My point is, the mention of the words “coffee table book” usually kills my interest quicker than the phrase “Michael Bublé album”, and yet I don’t know how else to describe this magnificent undertaking. I’ve not read the entirety of this book — just like I didn’t read every word in Adey — but I know it’s wonderful, and I’m deeply grateful that the expertise that has obviously gone into its creation was available to make it happen. The acknowledgements read like a Who’s Who of GAD What’s What, and while this raises the occasional unanswered question — was It Walks by Night, the debut novel of John Dickson Carr, really published in 1929 and we’ve all been misattributing it this whole time? — it also shows how much work has gone into bringing this illustrated history to us.
To take the ‘history’ part first, the opening 30 pages are a rundown of the various William Collinses (I through V) who oversaw the life of Collins & Sons, Ltd from its formation in 1819 through to the 1970s, their move into publishing crime fiction before, during, and after the belle epoque of the Golden Age, and their contribution in bringing so many of the subgenres to public awareness: we are given examples of The Country House Mystery, The Great Detective, The Forensic Detective, etc. published as part of the Collins Crime Club, an imprint denoted by the “Man with the Gun” image that gives this book its title. As well as a concise and brisk sweep through the important factors — the rise of detective fiction, the importance of well-judged cover art — this is also a very entertaining historical sweep and contains, in a frankly hilarious story about Freeman Wills Crofts meeting with his editor to discuss The Ponson Case (1921), a salutary example of being able to rely on rigorous and personal research.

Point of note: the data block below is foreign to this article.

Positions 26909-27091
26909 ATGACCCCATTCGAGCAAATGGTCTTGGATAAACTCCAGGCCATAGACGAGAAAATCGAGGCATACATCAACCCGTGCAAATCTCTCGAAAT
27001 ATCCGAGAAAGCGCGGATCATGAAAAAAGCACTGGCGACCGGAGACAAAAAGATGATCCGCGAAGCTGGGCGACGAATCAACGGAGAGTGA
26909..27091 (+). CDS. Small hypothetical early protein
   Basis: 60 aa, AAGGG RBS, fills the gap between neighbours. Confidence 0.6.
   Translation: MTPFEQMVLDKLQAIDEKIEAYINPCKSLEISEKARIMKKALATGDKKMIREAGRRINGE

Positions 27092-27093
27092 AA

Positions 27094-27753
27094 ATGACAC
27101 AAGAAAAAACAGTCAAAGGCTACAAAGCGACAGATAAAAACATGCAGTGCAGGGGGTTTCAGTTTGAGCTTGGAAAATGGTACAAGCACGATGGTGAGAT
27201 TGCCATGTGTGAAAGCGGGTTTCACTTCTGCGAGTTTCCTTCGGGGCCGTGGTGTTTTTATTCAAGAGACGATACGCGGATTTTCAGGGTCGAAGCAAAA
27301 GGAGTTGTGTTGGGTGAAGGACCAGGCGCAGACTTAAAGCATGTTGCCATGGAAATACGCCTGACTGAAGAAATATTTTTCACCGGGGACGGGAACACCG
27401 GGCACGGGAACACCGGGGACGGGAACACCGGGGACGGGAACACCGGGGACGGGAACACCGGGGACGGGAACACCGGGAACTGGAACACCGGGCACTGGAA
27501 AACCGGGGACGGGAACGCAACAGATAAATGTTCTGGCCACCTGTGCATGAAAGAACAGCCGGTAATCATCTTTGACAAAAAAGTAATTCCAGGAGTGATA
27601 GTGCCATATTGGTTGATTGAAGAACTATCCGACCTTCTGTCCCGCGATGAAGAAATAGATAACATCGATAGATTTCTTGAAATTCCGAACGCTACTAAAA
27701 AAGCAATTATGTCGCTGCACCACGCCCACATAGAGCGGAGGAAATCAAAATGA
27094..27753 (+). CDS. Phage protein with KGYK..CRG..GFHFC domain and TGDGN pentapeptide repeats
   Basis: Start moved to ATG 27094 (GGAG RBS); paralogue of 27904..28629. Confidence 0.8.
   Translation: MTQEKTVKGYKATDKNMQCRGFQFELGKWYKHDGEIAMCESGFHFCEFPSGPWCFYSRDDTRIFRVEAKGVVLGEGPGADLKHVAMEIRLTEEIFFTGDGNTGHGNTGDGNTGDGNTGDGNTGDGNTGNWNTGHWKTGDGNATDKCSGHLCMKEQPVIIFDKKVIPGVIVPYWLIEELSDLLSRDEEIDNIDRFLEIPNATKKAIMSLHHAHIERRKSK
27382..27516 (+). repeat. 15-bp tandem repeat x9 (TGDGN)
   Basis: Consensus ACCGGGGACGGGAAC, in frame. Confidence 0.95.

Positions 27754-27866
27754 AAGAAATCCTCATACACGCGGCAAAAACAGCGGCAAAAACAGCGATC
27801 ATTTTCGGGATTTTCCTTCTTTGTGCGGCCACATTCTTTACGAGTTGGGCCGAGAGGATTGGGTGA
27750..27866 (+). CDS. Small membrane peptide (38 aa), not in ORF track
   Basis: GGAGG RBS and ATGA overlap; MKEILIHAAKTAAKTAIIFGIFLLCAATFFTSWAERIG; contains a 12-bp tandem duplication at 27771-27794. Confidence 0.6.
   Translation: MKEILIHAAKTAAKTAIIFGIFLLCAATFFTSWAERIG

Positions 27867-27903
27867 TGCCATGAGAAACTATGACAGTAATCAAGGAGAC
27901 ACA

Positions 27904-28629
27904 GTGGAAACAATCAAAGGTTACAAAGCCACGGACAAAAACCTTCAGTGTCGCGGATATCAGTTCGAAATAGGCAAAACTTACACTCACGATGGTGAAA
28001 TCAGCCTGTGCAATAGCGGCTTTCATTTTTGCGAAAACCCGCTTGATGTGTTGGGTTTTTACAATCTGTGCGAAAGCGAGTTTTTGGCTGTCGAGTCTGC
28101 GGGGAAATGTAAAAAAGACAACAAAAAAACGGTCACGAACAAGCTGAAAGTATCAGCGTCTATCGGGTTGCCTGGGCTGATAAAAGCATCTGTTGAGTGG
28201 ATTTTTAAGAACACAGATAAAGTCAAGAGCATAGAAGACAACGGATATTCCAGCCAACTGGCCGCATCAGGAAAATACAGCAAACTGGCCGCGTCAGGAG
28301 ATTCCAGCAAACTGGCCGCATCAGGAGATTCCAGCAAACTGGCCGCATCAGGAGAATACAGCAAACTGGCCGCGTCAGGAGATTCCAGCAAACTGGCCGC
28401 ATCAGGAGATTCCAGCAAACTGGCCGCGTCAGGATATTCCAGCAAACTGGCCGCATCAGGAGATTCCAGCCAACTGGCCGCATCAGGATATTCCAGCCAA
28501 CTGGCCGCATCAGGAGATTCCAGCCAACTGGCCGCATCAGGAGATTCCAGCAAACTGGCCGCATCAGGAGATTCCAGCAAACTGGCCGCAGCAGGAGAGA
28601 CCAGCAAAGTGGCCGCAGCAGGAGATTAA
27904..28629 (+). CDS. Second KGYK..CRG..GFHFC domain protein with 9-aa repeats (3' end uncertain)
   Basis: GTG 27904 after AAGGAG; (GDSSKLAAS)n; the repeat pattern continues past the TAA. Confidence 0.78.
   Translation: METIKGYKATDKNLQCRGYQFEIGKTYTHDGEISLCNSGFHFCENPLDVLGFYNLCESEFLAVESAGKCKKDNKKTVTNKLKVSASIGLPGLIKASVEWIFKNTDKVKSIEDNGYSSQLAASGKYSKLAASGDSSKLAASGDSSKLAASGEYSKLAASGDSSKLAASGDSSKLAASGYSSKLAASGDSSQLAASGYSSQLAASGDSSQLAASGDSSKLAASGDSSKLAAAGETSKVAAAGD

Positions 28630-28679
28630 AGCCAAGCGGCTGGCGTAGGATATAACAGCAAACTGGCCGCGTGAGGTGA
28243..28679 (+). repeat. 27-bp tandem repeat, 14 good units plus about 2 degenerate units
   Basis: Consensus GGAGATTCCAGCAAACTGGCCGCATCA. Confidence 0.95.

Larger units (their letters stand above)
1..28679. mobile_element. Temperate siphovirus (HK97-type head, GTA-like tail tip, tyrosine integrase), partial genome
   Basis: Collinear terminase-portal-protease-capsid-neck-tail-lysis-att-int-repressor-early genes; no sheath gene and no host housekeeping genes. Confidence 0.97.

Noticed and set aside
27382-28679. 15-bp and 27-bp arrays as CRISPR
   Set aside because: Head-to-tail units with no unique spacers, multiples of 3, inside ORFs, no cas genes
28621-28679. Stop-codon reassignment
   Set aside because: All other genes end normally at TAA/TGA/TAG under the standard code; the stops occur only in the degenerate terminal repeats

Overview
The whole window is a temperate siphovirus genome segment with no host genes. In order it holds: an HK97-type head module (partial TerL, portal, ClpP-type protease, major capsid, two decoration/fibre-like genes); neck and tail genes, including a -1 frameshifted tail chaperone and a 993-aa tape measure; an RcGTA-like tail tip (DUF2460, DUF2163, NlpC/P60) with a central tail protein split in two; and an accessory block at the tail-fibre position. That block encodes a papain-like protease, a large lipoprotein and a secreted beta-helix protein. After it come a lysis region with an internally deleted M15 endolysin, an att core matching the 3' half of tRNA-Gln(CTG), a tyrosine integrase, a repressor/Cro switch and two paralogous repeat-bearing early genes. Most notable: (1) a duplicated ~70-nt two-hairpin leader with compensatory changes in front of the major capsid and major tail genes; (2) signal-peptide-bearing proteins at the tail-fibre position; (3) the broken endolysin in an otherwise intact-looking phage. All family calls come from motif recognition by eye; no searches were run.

This brings us, then, to the ‘illustrated’ part — the next 170 pages being a series of gorgeously laid out spreads featuring the cover of every book published as part of the Collins Crime Club. I attempted to photograph these spreads, but photography is not a strong suit of mine and so I’m going to simply grab some captures that already exist online…but, by heavens, it looks amazing. Sorted by decade, and with little notes of interest thrown in here and there, it’s fascinating to see all these titles and their covers together. Chance are, those of us not possessed of large funds of book-buying have had to make do with coverless editions of these when we find them secondhand, and it’s amazing to see the quality and consistency of the designs all arrayed in one place.
Equally fascinating is seeing how design fashions change with each decade. By and large, the 1930s covers start out with a blocky simplicity that develops into a charmingly utilitarianism as the decade progresses (lots of policemen and skulls); the 1940s add a menacing air of threat by featuring a more person-oriented cover; the 1950s are heavily character-based, perhaps in response to the more woman-in-peril elements that crept into the crime fiction of that decade; the 1960s go for cubistic prints and isolated body parts, and the 1970s adds to this a sort of mundane close-up photography of unusual objects to create a jarring contradiction; the 1980s and 90s then over-egg this to the point of leeching most of the romance and intrigue out of the covers, but you cant help but feel that this is at least in part in response to genre developments elsewhere. You’re vanishingly unlikely to have had the opportunity to study this range of artwork before, and this is one coffee table book that you really feel people will read — there’s as much in it for the design nerd as the fictional murder geek.
A brief concluding section to this contains some lovely historical footnotes: phantom titles which never appeared in the Collins Crime Club imprint, the iconic ‘White Circle’ line — a cover design easily the match of the ever-popular Green Penguin for functionality, and, perhaps controversially, I’ve always felt the White Circle covers to be far superior to the Penguins — some special editions of books, and a mention of a very interesting-sounding card game. As a dash through the associated esoterica that such a long-lived imprint would have produced, it’s hard to fault, and impressively comprehensive.